With the majority of market share split between them, those banks that will feel the biggest impact will be the Big Five: The Royal Bank of Canada (TSX:RY), Toronto-Dominion(TSX:TD), Bank of Nova Scotia (TXS:BNS), Bank of Montreal (TSX:BMO), and theCanadian Bank of Imperial Commerce (TSX:CM).

Canadian housing market is overvalued

After a long property boom that commenced in 1999, which has seen Canadian housing prices rise by around 133% to date, there are signs that the Canadian housing market is finally cooling. The Economists’ House-price Index indicates that the Canadian housing market is overvalued by 34% by the long-term ratio to average income, and 77% when measured against long-term rents.

That would suggest that the housing market is vulnerable to a steep downward correction, which would have a significant impact on the profitability of Canada’s banks. A key catalyst for such a correction would be a slowing Canadian economy on the back of diminished demand for Canada’s commodity exports which make up a significant percentage of total exports.

A recent Motley Fool article highlights the contagion that a housing market crash would create with Canadian households addicted to debt. Already, household debt as a share of disposable income has hit a record high, and any steep correction in prices would impact the wealth of many Canadians making not the housing bubble but the high degree of leverage of households the key risk.

Taking the brunt

Obviously, a steep contraction in Canadian housing prices would have a significant negative impact on the performance of Canada’s banks, as demand for credit dries up and non-performing loans rise. With 65% of total market share of Canada’s mortgage market, the Big Five would be under threat.

Rank Lender Mortgage   Book Market   Share

1

Royal Bank of Canada

$198 billion

17%

2

Scotiabank

$187 billion

16%

3

Toronto-Dominion

$176 billion

15%

4

Canadian Bank of Imperial Commerce

$147 billion

13%

5

Desjardins

$87 billion

7%

6

Bank of Montreal

$83 billion

7%

Source data: Canadian Mortgage Trends.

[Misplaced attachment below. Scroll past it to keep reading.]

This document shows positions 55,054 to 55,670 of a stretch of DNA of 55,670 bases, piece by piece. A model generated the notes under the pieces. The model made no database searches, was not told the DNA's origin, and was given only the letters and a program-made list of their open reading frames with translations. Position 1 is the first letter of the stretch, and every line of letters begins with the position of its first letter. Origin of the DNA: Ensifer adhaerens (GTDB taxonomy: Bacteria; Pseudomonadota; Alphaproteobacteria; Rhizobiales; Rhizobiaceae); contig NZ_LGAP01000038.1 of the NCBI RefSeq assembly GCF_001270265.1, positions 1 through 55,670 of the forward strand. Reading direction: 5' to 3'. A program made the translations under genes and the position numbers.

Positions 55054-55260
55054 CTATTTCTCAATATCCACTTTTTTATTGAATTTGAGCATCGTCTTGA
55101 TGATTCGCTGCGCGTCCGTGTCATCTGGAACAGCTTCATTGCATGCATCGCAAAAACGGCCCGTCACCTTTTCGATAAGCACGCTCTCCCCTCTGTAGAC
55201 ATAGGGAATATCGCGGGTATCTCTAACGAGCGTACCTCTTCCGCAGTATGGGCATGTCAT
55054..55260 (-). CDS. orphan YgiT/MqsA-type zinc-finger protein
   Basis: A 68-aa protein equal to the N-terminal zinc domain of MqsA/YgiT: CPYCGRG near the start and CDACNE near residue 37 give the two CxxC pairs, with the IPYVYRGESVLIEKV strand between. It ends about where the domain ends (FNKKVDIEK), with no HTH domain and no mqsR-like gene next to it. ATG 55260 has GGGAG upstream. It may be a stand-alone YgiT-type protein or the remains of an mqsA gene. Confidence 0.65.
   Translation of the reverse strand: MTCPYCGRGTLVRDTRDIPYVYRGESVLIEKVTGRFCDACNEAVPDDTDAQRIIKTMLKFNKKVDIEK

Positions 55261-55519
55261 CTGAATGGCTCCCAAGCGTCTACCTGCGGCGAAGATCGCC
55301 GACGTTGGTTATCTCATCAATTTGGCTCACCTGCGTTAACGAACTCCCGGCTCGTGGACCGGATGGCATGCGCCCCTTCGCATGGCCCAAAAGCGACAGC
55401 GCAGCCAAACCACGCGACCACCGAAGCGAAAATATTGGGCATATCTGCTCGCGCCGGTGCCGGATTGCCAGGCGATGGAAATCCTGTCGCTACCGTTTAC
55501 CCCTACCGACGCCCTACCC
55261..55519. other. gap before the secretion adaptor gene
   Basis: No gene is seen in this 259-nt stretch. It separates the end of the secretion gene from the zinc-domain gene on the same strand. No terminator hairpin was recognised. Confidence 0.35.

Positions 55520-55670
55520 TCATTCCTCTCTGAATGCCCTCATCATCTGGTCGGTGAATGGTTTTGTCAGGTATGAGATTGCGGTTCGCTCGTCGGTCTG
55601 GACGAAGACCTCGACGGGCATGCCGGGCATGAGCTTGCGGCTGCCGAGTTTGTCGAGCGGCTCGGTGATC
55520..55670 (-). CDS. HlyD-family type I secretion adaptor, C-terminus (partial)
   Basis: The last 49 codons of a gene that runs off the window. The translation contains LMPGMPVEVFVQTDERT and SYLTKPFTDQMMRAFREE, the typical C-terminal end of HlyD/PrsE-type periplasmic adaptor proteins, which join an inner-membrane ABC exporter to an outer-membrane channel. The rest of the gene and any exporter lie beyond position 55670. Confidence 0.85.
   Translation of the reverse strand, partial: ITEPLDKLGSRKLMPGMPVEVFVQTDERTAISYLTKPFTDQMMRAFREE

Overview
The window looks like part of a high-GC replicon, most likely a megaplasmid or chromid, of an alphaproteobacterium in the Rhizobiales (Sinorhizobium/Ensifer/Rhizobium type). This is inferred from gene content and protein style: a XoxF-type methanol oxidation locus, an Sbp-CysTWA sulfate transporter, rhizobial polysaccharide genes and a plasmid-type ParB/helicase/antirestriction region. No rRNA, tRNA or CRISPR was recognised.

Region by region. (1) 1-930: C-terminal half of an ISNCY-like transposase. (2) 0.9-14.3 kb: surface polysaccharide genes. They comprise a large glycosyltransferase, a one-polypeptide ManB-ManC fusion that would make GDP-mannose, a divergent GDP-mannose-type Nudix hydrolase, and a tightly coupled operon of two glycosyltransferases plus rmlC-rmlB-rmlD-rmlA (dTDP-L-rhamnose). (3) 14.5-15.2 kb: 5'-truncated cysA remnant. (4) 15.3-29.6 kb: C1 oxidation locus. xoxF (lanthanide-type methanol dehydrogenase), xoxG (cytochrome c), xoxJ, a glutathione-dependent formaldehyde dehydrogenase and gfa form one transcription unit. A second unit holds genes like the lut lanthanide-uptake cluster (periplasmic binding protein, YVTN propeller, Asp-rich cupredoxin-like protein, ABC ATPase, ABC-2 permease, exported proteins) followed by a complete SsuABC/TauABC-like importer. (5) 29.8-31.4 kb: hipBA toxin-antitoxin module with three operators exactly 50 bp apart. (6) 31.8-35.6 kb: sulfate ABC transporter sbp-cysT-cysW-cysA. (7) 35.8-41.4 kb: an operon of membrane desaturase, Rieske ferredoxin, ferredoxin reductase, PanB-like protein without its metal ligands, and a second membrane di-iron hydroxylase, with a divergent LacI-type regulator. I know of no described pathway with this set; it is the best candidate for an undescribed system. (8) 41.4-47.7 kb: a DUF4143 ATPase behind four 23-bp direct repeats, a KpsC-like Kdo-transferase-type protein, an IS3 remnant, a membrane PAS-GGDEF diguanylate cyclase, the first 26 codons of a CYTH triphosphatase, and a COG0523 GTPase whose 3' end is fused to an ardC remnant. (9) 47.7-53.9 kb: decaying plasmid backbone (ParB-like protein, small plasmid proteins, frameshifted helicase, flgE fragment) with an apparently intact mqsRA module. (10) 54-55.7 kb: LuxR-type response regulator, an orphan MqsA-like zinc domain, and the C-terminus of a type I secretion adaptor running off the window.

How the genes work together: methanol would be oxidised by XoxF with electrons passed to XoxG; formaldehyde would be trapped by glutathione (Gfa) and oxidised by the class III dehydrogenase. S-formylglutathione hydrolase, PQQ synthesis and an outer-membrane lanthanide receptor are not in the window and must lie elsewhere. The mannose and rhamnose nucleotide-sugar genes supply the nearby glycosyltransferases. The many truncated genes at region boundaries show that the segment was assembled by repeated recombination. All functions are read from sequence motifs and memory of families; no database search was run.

Despite Scotiabank being the second-largest mortgage originator in Canada, I do not believe that its profitability will be as severely impacted by a housing market downturn. Unlike the other Big Five banks, Scotia has a strong commercial banking presence in high-growth emerging markets, with significant operations in the fast-growing Latin American economies of Colombia and Peru.  This compares to TD, RBC, CIBC, and Bank of Montreal that have exclusively focused their commercial banking operations in Canada and the U.S.

These other four banks don’t have access to the lucrative growth opportunities that exist in Latin America and in particular Peru, which is one of the most under-banked countries in the region. Not only do they miss out on the opportunity, they are more highly exposed to the impact of a slowing Canadian economy or housing market correction.

A not so Canadian bank

The cornerstones of Scotia’s international operations are its controlling interest in Colombia’s fifth-largest bank, Colpatria, as well as a controlling interest in Mexico’s seventh-largest bank by assets, Credito Familiar. But Scotiabank’s flagship Latin American operation is in Peru, where it has been operating since 1997 and is now the third-largest lender. This gives Scotia solid exposure in the areas of commercial banking to two of the region’s fastest-growing economies — the IMF forecasts that in 2013 Colombia’s GDP will grow by 4%, Mexico’s by 3.5% and Peru’s by 6%. For comparison, Canada is forecasted to grow by 1.5%

These economies also have a fast growing middle-class, which is causing an explosion in demand for consumer products including demand for banking, insurance, and wealth management products. This is particularly true in Peru, which has seen its middle-class expand by 10% over the past 10 years. Peru also has one of the lowest levels of consumer debt in Latin America, underscoring the growth potential, with loans only representing 26% of GDP compared to 46% in Colombia, 71% in Chile, and more than 128% in Canada.

The significance of these operations for Scotia’s bottom line was underscored by its second-quarter 2013 results, where international banking contributed 34% of the $1.6 billion in total net income that it hauled in.  The segment also saw its revenue grow by 16% for the same period and net income was up by 12%, primarily driven by strong loan growth in Latin America. There is little reason to believe this international growth won’t continue.

Scotiabank’s international segment also operates far more cost effectively than a Canadian bank because of lower general and administrative costs.  A key contributor to the bank’s solid efficiency ratio of 54%.

Bottom line

There is growing evidence that a housing market correction in Canada is inevitable and a key driver of this will more than likely be Canada’s lower rate of economic growth, with the demand for commodities falling off significantly.

Canada’s Big Five banks will be impacted, but it’s clear that Scotia’s strong international operations, with a focus on Latin America, provide it with other avenues for growth. That should allow it to mitigate the possible effects of a housing slump on its financial performance.